It was customary for us, during the construction of a Steel Tower or an H-Frame Transmission Line, to keep a mechanic on the job most all of the time. In the early 1950’s we were building a 132,000 volt H-Frame line in central Indiana and Dan Riley was the mechanic on that one. In fact, Dan took care of the equipment on most of the bigger jobs.
Now Dan was not only a top flight mechanic, he was also a top flight practical joker. Quite often, right after work, some of the crew members would gather at the storage yard and discuss world affairs over a case of beer. Such a conference was in progress, one evening, when it was discovered that they were getting dangerously low on beer and there was still much conferring to be done.
Dan had noticed, during the course of the conference, that one of the linemen had lost a wheel cover from his Studebaker Pickup. Dan suggested to the lineman that he thought that he knew where he could get another cover to replace the lost one, and in as much as he was going to town to get more beer, he could just as well pick it up, for him. He thought that he could get the replacement for about $5.00. This suited the lineman and he gave Dan $5.00. Dan took off for town, but not before he had, very quietly, removed one of the covers from the opposite side of the pickup. Beer, at that time, was $4.50 a case and in due time Dan returned with a wheel cover, a case of beer, and 50 cents in change, which he gave to the lineman, telling him that he had been able to negotiate a better deal than he had first thought.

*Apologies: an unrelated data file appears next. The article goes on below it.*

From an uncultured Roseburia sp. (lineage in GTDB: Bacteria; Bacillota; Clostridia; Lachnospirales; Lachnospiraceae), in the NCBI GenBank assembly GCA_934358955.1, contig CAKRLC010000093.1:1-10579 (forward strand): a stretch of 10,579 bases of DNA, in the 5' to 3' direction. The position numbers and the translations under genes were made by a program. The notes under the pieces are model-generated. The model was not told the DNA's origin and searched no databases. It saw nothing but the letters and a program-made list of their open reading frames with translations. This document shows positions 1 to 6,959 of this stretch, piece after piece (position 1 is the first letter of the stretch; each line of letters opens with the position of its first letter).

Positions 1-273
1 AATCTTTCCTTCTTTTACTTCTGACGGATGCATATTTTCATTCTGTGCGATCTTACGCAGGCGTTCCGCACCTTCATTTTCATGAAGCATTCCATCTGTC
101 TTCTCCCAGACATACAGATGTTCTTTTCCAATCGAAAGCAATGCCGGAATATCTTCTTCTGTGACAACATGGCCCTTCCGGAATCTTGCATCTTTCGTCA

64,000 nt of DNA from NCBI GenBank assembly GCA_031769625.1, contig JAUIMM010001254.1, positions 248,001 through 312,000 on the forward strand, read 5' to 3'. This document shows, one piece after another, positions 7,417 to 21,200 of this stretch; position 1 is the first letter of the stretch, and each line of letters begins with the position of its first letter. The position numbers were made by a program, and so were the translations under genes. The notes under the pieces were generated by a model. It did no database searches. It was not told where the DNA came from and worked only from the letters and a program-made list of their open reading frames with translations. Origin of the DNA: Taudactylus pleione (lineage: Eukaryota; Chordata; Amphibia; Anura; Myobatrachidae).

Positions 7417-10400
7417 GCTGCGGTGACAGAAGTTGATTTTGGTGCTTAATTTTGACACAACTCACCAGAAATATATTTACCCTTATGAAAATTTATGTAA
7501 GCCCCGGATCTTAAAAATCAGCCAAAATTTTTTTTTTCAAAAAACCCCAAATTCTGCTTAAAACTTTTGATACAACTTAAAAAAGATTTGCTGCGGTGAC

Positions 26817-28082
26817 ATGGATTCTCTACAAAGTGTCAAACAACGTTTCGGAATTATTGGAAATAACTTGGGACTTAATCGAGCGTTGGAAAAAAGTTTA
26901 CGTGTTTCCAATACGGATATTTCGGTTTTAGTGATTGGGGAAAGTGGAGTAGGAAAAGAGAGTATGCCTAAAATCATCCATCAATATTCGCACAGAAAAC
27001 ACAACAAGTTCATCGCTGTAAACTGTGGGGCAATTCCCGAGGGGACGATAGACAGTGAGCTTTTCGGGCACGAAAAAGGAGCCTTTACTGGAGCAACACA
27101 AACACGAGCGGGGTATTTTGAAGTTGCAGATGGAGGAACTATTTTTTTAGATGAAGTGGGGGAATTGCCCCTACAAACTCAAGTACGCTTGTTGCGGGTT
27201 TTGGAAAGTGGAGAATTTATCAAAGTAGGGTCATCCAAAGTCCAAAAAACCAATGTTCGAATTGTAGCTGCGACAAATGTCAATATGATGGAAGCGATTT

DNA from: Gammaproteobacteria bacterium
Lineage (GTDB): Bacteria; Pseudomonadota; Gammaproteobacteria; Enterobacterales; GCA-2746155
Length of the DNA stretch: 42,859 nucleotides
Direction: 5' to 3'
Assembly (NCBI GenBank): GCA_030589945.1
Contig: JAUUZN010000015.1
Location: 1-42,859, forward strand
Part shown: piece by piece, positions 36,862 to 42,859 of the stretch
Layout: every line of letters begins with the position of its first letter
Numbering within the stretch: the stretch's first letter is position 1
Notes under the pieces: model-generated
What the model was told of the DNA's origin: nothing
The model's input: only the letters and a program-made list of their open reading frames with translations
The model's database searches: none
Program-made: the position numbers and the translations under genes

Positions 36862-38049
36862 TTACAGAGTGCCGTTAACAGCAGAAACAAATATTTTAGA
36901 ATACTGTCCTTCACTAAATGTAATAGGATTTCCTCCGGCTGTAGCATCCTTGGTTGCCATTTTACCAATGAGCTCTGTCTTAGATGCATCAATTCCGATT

The next day the lineman asked Dan if he thought that he could get him another cover, because he had just discovered that he had lost one, on the other side.